Posted by: rcieri | September 29, 2008

An Analysis of Deadline Writing

Sept. 29, 2008
By Rachel Cieri

According to Roy Peter Clark and Christopher Scanlan, the authors of “America’s Best Newspaper Writing,” writing for a deadline is an art that requires a journalist to develop a single process of planning, thinking, drafting, reporting and writing. In the space of only a few hours, the writer must process a multitude of facts and details to piece together a story that is not only coherent but compelling, interesting and easy to read. Some writers struggle, but a few have finely tuned their skills to create timeless and compelling writing on a deadline.

Tragedy on the Rails; Chain-Reaction Crash Kills 11
By David Pierson and Mitchell Landsberg

“Tragedy on the Rails,” demonstrated the ability of a team of reporters to both get important facts and write a detailed, descriptive story. The sheer number and breadth of interviews done in the short period of time between the crash and publication of the story was impressive. The reporters talked to eyewitnesses, crash survivors, officials from the police department and transportation services. The only interviews missing from this account are those with family members awaiting news. This, however, may have been an intentional omission to respect those in grieving. The interviews with the many different types of people gives the story a well-rounded set of information.

The interviews with survivors help to give the reader a sense that the story happened to real people rather than a nameless crowd. Descriptions of the injured directly from the mouths of eyewitnesses add to that sense of personalization, showing the horror of the situation for those directly involved. The account of the crash from a passenger made the scene even more real for readers, putting them inside the train at the crash.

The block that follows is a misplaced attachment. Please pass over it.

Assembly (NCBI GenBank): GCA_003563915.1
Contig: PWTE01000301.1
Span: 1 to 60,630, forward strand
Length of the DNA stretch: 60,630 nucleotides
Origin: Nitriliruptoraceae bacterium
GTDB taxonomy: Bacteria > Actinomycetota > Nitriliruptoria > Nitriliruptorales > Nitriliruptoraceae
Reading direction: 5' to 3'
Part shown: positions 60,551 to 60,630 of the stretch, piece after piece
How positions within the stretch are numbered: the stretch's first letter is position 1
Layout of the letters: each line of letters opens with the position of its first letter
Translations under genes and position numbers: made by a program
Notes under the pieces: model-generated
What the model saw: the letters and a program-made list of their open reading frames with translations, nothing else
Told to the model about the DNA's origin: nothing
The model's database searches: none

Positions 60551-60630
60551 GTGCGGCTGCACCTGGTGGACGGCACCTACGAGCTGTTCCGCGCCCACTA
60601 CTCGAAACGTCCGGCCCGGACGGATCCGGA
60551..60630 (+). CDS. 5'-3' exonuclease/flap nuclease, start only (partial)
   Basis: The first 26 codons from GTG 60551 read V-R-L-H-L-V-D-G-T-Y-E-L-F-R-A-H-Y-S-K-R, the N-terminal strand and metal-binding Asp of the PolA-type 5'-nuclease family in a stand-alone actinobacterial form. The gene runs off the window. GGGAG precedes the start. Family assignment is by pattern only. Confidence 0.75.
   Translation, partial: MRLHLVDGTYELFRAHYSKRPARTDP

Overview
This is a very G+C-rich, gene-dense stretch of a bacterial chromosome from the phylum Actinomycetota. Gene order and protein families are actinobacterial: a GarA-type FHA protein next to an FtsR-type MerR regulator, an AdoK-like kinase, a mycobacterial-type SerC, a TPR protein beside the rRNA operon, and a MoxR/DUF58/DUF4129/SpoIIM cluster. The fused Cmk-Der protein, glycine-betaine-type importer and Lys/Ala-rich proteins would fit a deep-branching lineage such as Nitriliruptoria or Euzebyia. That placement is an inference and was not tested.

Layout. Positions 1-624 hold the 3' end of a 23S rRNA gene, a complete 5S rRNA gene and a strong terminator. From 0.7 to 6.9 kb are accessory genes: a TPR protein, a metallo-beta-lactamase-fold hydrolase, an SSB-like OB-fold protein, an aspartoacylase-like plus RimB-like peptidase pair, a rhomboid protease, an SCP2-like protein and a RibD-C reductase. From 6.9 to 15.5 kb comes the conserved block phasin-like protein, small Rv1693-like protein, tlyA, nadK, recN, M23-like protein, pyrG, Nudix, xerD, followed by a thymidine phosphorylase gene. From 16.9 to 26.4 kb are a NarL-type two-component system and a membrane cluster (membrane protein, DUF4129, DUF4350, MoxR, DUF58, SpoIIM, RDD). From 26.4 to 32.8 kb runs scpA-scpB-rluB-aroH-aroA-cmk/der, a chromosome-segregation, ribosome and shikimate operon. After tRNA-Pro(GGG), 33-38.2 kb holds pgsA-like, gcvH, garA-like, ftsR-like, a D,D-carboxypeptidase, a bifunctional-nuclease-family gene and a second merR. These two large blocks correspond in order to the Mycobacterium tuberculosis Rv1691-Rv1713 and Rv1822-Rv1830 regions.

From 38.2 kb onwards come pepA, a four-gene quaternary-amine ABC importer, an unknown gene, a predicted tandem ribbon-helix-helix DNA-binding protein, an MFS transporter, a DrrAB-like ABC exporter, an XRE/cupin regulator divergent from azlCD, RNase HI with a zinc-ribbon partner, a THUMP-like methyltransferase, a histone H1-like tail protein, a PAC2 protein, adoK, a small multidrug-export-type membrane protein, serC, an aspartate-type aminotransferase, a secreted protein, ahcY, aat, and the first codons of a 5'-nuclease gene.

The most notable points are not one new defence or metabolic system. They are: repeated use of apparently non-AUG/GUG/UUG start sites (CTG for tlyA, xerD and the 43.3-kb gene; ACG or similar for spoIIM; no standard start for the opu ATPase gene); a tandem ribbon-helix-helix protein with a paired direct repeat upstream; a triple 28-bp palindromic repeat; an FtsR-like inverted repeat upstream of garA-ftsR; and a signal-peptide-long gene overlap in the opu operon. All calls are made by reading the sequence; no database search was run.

Specific details especially strengthened the story, including the account of an injured man’s message to his family written in blood on a piece of metal. The detailed description of the damage to the train helps make the scene real to readers who may have been desensitized to carnage from other images in the media. It also helps to illuminate the complexity of the crash, allowing readers to understand exactly how it happened. The account of one passenger’s personal safety plan that apparently worked gives readers something to think about, and it helped to personalize the faceless event.

The story’s lead is not especially powerful, but it did not need to be because it was the top story in the area at the time. It was easy to follow and provided useful information in the shortest possible period of time, making it an extremely successful example of deadline reporting.

Jury sends Santa Claus killer to electric chair
By Leonora LaPeter

LaPeter did not have time to break down the events of the courtroom into a complex analysis, so she told the story the way it happened, putting it into a narrative. The lead painted the scene of the climax of the trial – the sentencing – and was followed by a nut graph, explaining the rest from there.   As Clark and Scanlan pointed out in their analysis, the quotes LaPeter chooses feel more like dialogue in the context of the story. The quotes she chooses speak for themselves and need little explanation. They help to move the story progress by providing transitions as well as explanation.